The forum is open to new posts.

WSPR results

near-realtime WSPR spot rankings are available here. http://www.wa2zkd.net:8088/

Congrats to the various kiwi owners that have top rankings, KD2OM, OE9GHV, KPH, KA7OEI and others
HB9TMCPowernumpty
«1

Comments

  • Excellent! Nice job, that's actually very useful.
    Could you additionally do a "rolling" 24h-version instead of the counts since 00Z? And maybe a 1h version for the thrill ;)
    I think the labels for "60" and "60eu" are interchanged though. At least it doesn't match the definition in kiwiwspr, where I've only set 60eu.
  • I'm not very competitive but did turn 20m back on to save scrolling.
  • I'll not likely do any other versions, for now. Freq are labeled per http://wsprnet.org/drupal/node/7352.
  • I had noticed my antenna set up was weaker on a few frequencies (previous loop anyway) so didn't bother to log those, with this layout it is interesting to go for numbers of spots regardless of lagging behind the guys with full size dipoles or tuned antennas.
    Managed to game it, er I mean "tune my band selection" to go from 42nd place to about 10th.
  • HB9TMC, see your mail here
    HB9TMC
  • The frequencies on the site match those in kiwiwspr, (5.364700-5.366200 -> 60eu) but on your site it is labeled as 60m.
  • I will review and fix as appropriate. Also, see your mail
  • Ha, I'm 320 today with SWUKSDR/2 but not too bad considering I'm only running the KiWi decoder on 137, 475, 1838 & 28,126KHz.

    And to think that a few years ago, using an amateur tranceiver running 24/7 on practically all bands, I was consistently in the top 3 world wide. I must have been more competitive back then :-)

    Regards,

    Martin - G8JNJ
  • It's a little like shooting fish in a barrel now with the Kiwi, fancy adding 24/7 fully automatic logging for band X, edit a text file, save.
    Compared to the amount of effort previously needed to get good results it seems like cheating, maybe it is just an "off the shelf" service now adding ears out there for people who want to test TX whereas before it was a bit more of a radio and hardware challenge.
  • Powernumpty comments: "maybe it is just an "off the shelf" service now adding ears out there for people who want to test TX whereas before it was a bit more of a radio and hardware challenge."

    Look a little more closely at the very top spotters and the spread from the "center of mass" and I think you'll find that these things still matter a lot. In particular, a few dB of difference in the noise floor can make a very large difference in spots. Low take-off-angle and good grounds in the far-field, e.g. salt water, can help too. Some of the tools we are now using to measure this with KiwiSDRs are helping to highlight these and make discovering problems and even improving stations easier.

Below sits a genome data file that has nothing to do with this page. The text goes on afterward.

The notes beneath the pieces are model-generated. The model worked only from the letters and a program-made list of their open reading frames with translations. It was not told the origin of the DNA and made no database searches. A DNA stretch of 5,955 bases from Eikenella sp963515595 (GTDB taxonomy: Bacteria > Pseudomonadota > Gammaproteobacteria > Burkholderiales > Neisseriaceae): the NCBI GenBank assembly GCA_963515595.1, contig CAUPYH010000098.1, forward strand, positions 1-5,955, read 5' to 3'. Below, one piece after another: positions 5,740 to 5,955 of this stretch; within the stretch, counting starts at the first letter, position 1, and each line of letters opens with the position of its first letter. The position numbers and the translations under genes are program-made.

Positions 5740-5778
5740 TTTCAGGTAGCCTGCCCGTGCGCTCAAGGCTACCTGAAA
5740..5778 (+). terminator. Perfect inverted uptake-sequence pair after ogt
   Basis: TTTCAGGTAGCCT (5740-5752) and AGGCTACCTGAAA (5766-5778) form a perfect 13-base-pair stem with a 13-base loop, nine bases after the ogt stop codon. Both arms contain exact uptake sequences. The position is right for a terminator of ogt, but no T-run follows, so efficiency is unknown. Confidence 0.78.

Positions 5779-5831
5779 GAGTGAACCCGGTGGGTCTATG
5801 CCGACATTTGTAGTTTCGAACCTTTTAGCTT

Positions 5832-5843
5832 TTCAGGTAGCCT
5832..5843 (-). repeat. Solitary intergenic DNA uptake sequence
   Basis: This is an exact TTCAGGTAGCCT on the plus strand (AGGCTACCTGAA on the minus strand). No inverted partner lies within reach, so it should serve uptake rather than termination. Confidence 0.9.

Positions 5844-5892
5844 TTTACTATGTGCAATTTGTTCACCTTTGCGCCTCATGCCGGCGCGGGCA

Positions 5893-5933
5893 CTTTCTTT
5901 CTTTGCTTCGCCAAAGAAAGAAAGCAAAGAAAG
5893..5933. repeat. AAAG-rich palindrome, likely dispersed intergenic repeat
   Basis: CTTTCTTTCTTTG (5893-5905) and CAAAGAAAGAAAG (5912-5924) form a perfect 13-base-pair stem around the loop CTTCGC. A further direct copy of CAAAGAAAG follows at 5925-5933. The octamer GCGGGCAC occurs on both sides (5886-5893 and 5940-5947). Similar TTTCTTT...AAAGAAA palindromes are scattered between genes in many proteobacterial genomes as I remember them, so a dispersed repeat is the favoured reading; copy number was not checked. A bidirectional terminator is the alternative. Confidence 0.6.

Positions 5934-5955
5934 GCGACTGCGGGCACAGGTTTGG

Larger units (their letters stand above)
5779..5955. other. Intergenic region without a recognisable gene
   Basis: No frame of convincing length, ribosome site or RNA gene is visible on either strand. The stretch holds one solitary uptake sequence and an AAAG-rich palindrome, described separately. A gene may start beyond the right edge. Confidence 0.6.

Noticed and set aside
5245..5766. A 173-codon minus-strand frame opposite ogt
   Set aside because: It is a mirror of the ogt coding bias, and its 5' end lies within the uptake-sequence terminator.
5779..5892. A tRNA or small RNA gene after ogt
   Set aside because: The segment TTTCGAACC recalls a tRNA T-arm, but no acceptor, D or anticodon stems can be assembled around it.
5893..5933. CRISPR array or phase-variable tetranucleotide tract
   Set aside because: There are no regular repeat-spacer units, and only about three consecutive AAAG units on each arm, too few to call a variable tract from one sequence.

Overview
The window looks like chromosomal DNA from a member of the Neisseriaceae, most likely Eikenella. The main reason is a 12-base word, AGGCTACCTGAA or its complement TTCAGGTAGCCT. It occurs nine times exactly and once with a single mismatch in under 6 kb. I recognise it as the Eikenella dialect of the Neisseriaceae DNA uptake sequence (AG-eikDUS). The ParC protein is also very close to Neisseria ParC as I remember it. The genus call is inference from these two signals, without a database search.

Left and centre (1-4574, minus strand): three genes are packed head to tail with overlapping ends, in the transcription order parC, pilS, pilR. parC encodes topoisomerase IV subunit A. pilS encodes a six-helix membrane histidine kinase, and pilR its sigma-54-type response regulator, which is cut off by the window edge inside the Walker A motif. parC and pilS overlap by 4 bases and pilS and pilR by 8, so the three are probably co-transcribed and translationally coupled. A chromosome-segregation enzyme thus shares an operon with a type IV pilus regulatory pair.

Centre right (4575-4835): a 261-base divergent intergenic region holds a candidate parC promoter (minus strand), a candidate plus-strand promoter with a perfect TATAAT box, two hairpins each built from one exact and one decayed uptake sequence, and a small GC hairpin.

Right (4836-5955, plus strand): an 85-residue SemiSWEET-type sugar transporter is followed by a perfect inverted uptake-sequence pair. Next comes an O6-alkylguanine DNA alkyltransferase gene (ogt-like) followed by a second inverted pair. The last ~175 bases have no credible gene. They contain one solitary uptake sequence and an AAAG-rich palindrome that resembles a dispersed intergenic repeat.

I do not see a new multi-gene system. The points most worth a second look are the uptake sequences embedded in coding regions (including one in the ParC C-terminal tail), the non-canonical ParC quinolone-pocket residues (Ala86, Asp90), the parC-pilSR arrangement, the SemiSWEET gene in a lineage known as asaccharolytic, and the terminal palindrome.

• I do think it moves the focus somewhat, but in a good way.
    I've had a couple of shots at WSPR, ages ago, setting up single band antennas then finding the area had a very poor take off for that band or just hitting a quiet spell for another band/antenna, I'd never have had the time or energy to go through many physical antennas and equipment while trying to allow for propagation so gave up quickly. The "Service" bit I was referring to to was mainly the RX and reporting back end, it still needs antenna work and noise reduction but the work and variability of getting the signal from a receiver, to correctly set up software, then on to the net is wrapped up so well now it's all about the physics.

    The Kiwi has been invaluable in tracking noise down here, I could never had afforded a realtime full HF spectrum analyser so would not have spent the time learning about this particular case and how to reduce it's effects, what I don't know is how to quickly tell a low noise setup from a comparatively deaf one.

    I'm still trying to work out how to compare two antennas and receivers at the same location using WSPR, I have nulls at 90 degrees to each other and two different noise signatures through the day, I might have to run a second set of wspr receivers without uploading spots just logging decodes locally then allow for the nulls to spot the right antenna for the band.